'Brazilians' and other types of pubic hair removal may boost viral infection risk
"Brazilians" and other types of fashionable pubic hair removal may boost the risk of a viral infection called Molluscum contagiousum, suggests a small study published online in the journal Sexually Transmitted Infections.
Historically, pubic hair used to be removed for religious or cultural reasons, but in recent decades it has become fashionable to shave it off, with men also increasingly following the trend, say the authors.
Molluscum contagiosum is a pox virus, which is relatively common in children and people whose immune systems are compromised by illness or drugs. But it can also be passed on through sex, and over the past decade the number of sexually transmitted cases has risen.
The authors wanted to know if the rise in in the number of such infections was connected to the increasing popularity of pubic hair removal among patients who visited a private skin clinic in Nice, France, between January 2011 and March 2012.
Of the 30 cases infected with Molluscum contagiosum during this time, six were women, and the average age of the entire group was 29.5.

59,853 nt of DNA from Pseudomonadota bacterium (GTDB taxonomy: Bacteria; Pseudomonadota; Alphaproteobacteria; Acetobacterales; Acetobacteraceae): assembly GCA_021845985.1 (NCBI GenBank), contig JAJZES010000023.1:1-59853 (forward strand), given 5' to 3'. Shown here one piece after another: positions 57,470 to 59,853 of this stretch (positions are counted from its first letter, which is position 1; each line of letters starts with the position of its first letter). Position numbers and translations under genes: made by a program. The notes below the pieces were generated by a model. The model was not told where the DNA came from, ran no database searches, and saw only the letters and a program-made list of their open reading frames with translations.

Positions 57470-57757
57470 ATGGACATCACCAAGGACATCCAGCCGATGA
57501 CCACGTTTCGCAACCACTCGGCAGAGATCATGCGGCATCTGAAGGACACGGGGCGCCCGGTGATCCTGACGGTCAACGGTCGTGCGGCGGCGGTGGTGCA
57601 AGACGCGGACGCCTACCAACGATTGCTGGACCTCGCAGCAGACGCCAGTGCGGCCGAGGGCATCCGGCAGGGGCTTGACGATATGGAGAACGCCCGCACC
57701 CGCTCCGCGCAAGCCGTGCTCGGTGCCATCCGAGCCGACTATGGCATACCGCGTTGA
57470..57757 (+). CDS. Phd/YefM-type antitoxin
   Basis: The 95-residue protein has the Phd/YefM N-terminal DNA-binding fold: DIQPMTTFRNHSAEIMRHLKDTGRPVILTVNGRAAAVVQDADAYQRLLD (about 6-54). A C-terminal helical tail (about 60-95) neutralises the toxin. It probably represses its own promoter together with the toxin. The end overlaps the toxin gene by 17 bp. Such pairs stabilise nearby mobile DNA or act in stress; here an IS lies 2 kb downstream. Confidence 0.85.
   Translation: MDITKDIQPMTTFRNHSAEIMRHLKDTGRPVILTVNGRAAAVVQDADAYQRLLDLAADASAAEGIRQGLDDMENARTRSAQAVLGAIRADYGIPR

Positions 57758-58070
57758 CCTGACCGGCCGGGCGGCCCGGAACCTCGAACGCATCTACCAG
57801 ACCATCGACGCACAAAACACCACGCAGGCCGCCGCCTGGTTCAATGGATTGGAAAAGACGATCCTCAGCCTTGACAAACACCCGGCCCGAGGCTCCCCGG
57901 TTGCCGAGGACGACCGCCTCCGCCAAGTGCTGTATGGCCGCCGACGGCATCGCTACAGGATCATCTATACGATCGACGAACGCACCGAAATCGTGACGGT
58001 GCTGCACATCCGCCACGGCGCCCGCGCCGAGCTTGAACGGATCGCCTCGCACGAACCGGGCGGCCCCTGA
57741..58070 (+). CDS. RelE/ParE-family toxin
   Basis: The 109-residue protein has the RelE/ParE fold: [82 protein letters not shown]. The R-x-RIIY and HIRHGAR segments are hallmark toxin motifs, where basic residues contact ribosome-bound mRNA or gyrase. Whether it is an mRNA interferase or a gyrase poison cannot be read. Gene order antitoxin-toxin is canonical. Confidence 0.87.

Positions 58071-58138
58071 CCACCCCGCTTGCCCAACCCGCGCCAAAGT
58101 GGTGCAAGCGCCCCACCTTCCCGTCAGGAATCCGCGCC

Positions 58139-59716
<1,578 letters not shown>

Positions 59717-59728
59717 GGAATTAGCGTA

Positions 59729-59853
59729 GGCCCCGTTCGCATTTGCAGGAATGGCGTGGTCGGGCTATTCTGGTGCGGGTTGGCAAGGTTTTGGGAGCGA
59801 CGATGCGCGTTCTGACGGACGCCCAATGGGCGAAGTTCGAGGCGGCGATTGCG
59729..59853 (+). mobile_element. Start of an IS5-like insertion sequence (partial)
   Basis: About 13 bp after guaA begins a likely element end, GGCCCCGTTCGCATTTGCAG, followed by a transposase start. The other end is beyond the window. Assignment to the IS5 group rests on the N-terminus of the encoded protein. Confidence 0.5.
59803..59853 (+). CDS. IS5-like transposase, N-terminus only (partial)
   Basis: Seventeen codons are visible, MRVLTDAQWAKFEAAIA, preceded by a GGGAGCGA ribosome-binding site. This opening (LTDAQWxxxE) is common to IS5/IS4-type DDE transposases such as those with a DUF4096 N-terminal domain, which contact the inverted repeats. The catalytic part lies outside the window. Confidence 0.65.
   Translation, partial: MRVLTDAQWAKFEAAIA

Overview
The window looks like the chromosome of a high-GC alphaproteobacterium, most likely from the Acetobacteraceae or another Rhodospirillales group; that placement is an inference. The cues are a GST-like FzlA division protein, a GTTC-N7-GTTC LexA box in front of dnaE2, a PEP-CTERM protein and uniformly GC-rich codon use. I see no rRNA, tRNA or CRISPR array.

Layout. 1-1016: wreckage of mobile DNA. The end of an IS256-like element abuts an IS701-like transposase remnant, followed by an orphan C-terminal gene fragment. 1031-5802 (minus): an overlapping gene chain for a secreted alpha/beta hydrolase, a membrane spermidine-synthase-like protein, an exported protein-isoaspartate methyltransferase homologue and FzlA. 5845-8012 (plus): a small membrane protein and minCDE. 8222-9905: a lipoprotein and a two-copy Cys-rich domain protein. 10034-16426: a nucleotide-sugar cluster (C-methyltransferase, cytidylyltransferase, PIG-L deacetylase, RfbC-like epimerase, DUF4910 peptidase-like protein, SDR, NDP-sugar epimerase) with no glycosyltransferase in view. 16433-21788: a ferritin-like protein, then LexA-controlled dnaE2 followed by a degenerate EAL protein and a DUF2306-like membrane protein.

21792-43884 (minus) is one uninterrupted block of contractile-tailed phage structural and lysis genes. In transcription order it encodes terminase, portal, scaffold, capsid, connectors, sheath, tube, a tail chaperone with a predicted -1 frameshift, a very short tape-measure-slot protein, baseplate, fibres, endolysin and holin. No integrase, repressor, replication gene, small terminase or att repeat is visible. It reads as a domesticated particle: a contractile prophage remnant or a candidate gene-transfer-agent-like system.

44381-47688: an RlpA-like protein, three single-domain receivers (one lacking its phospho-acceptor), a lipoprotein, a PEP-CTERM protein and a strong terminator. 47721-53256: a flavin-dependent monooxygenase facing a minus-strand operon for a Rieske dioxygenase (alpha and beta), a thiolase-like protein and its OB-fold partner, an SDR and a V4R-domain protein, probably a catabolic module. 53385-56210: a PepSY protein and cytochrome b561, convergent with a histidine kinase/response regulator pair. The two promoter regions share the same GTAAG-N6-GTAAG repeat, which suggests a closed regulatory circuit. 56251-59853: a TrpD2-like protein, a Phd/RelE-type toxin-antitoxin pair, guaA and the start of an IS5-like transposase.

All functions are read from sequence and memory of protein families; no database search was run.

Signs of the infection (pearly papules) had spread up to the abdomen in four cases and to the thighs in one. In 10 cases, there were other associated skin conditions, including ingrown hairs, warts, folliculitis (bacterial skin infection), cysts and scars.
Among the 30 patients, most (93%) had had their pubic hair removed, with most opting for shaving (70%). Among the rest, it had either been clipped (13%) or waxed (10%).
As the Molluscum contagiousum can spread relatively easily by self infection, such as scratching, hair removal might also facilitate transmission as a result of the micro trauma it causes to the skin, suggest the authors.
They go on to speculate about the reasons for the popularity of pubic hair removal.
"The reasons for choosing genital hair removal remain unclear, but may be linked with internet based pornography ... increased sexual sensation ... an unconscious desire to simulate an infantile look ... or a desire to distance ourselves from our animal nature," they write.